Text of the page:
Sunday, January 31, 2010
Haiti and Hope
Just my rambling again, but many of the problems brought on by the earthquake can be solved in a relative cinch if everyone had the right hearts and minds.
3 months for temporary shelter and a year for transitional shelter in Haiti is the reported plan for recovery. How quickly this would all be left to emotional trauma, jarring memories and fodder for historians if we and they all worked together, instead of thinking about the self. I mean, nothing can allay the shock of the massive death toll for the communities, but I’m talking about getting the country’s infrastructure back to what may even be a better existential basis than there was before the earthquake.
And by “thinking about the self”, I mean the people who see items in a dilapidated apartment or destroyed store and hurt other people to get it for themselves instead of sharing the items. I’m talking about the profit and non-profit organizations from every country who swarm to Haiti by the hundreds (good thing) and compete with each other to do services for Haitian residents to get their names in the media, using up time to argue amongst each other instead of helping (bad thing). I mean the government arguing amongst themselves to see who will head the rescue effort and draw up a plan, instead of collaboratively drawing up a plan and just sending whoever is equipped to whatever function to work.
A friend at my church who works in engineering told me one chilly night of the different ways companies build foundations for buildings to stand up. He told me of there being a way to put something like wheels under a building, so when in a natural disaster, the building can just roll back and forth across the land. Or, engineers can put something like a spring under the building, so that when there is an earthquake, the spring can absorb the shock and leave the building intact for the most part. These things can prevent large disasters like the one Haiti has now, but they are costly and mainly given to contracts and projects that can afford them. Anybody with a heart and 7th grade education can see that these things should be standards that go into the construction of buildings in places such as Haiti, India, the U.S. west coast, wherever.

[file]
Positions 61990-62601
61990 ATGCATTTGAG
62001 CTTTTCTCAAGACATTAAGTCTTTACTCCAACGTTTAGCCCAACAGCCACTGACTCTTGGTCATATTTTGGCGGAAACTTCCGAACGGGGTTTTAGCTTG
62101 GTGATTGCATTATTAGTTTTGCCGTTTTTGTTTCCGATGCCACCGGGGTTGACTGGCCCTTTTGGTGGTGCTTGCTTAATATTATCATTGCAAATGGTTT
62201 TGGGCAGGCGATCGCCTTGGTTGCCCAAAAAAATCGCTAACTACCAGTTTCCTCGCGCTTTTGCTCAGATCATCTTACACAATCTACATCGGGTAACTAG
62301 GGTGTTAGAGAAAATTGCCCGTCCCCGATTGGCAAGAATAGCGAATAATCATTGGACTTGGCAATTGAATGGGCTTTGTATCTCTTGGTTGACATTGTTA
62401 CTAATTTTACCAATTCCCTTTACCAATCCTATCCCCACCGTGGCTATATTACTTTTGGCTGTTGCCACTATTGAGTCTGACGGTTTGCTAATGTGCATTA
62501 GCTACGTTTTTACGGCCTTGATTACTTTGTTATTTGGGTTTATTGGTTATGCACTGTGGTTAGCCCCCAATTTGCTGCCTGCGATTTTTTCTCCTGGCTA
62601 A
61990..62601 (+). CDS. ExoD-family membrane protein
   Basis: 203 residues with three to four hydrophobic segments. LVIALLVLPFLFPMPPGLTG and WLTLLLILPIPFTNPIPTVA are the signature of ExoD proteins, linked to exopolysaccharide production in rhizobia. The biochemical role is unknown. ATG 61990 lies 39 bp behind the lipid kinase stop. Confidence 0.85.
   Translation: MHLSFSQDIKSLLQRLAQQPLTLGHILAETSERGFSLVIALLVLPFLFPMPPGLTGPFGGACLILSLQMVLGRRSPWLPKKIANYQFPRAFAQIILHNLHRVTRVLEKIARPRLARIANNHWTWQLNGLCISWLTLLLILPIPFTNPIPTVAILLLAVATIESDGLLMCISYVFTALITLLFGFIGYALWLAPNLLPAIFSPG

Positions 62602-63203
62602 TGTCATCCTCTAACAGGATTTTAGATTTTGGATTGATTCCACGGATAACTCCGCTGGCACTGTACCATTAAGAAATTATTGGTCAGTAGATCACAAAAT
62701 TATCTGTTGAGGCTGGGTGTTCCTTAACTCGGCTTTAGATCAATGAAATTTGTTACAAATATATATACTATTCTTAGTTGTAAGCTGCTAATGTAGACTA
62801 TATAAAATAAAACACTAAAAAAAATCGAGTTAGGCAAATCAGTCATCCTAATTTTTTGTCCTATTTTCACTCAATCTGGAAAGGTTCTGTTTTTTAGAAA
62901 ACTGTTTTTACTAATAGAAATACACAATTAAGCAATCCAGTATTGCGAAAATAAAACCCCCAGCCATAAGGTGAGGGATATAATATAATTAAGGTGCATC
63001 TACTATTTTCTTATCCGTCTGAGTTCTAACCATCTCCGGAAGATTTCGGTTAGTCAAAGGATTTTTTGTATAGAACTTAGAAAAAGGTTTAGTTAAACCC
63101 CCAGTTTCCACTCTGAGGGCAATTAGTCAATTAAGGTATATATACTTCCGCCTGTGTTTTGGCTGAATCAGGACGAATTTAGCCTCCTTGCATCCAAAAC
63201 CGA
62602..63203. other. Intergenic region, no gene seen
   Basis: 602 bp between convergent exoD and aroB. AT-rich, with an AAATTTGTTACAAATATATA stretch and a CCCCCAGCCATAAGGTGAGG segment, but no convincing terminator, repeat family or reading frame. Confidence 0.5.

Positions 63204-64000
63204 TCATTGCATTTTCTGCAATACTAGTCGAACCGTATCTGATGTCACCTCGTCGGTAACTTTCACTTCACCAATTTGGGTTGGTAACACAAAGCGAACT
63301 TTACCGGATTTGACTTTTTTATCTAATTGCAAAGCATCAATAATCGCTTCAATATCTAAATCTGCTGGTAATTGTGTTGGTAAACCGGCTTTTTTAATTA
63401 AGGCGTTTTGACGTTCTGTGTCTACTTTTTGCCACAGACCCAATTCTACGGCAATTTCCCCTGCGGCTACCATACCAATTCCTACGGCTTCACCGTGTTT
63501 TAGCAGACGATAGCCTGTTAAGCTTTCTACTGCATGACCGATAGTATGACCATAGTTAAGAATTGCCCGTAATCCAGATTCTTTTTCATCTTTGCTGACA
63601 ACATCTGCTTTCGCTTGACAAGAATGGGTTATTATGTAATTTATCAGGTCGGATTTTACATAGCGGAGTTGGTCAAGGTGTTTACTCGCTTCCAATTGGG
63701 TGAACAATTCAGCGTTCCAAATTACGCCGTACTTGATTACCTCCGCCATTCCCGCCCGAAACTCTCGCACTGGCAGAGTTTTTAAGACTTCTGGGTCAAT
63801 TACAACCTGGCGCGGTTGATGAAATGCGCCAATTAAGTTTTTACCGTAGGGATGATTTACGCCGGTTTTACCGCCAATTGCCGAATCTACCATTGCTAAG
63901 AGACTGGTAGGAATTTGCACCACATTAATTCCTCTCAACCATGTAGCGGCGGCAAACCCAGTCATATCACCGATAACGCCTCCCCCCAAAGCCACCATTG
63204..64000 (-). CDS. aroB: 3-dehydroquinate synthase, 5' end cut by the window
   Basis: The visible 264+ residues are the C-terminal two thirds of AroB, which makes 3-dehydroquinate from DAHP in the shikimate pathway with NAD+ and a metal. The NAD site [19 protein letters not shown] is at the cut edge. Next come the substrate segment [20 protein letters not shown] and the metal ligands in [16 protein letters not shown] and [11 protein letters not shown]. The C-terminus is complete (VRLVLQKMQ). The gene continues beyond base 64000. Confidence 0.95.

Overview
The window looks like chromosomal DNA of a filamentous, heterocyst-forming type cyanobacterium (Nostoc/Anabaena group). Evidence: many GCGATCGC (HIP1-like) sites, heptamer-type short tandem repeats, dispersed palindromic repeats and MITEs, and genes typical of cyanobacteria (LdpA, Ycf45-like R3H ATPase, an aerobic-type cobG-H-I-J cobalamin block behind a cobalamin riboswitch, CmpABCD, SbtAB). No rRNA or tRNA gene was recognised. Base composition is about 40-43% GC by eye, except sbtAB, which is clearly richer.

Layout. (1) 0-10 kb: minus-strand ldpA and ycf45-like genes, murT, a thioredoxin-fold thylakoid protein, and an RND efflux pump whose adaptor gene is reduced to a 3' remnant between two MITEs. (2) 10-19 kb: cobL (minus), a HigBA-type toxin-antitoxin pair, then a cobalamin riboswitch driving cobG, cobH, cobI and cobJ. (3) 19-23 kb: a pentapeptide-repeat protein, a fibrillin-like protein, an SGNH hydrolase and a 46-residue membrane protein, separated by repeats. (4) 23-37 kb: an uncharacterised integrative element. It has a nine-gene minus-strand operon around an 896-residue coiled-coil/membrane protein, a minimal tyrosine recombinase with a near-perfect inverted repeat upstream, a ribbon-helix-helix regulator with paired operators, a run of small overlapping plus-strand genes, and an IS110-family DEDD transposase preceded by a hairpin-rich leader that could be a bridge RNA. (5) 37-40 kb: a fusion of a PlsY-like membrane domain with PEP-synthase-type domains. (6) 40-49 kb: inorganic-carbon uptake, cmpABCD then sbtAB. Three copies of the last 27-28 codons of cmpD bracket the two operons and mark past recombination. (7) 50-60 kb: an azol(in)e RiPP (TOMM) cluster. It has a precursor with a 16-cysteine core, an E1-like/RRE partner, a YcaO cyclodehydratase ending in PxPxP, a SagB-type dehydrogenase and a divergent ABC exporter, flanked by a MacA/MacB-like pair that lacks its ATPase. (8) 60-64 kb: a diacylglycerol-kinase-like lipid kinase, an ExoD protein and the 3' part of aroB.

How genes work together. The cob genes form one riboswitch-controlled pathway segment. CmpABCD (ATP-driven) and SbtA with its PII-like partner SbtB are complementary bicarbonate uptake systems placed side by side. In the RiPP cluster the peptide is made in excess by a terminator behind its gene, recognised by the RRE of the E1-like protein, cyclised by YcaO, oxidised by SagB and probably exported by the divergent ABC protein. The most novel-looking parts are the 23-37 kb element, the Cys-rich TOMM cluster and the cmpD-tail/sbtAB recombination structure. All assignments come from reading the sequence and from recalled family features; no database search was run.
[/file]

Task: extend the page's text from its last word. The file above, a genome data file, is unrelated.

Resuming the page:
The Haitian government, particularly Prime Minister Jean-Max Bellerive, is saying that they need emergency short-term relief. Housing for the people, safe water to drink and wash in and food. But looters who are still in this competitive mind set, who put three things our pastor talked about last Sunday (Take, First, Do)1 as their primary motives of action, antagonize the healing process and make things worse.
Besides flying into the Dominican Republic and taking available roads into Jacmel and possibly Port-Au-Prince, what can we do about Haiti from here? We can donate money and supplies. Of course now, there is negligence in that area as well. Money/supplies can sometimes takes years to get to the designated causes. In the meanwhile, things keep decaying. And even when the money gets to wherever, it is seldom fully spent on what it's supposed to be spent on, in addition to the fact that only a part of the whole sum actually shows up. So things only get half done. Roads are relaid but not sealed. Areas of debris are just left to rot. And no one, for some reason, can account for where the other chunk of money has gone. Sending the money in text, or giving it to representatives of organizations on the street asking for it is great, but I think we should also begin to find ways to see if the cause or organization is holding itself accountable to the promised tasks (somewhere or other, I imagine someone is reminded of Obama with that last sentence).
Whenever there is a disaster, people rush to find out ways to secure their own wealth, which puts national/global/communal security at risk. But I think that, the less you think about yourself, the quicker you will be restored.
1) Just take what you want; Me first; Do something just to keep busy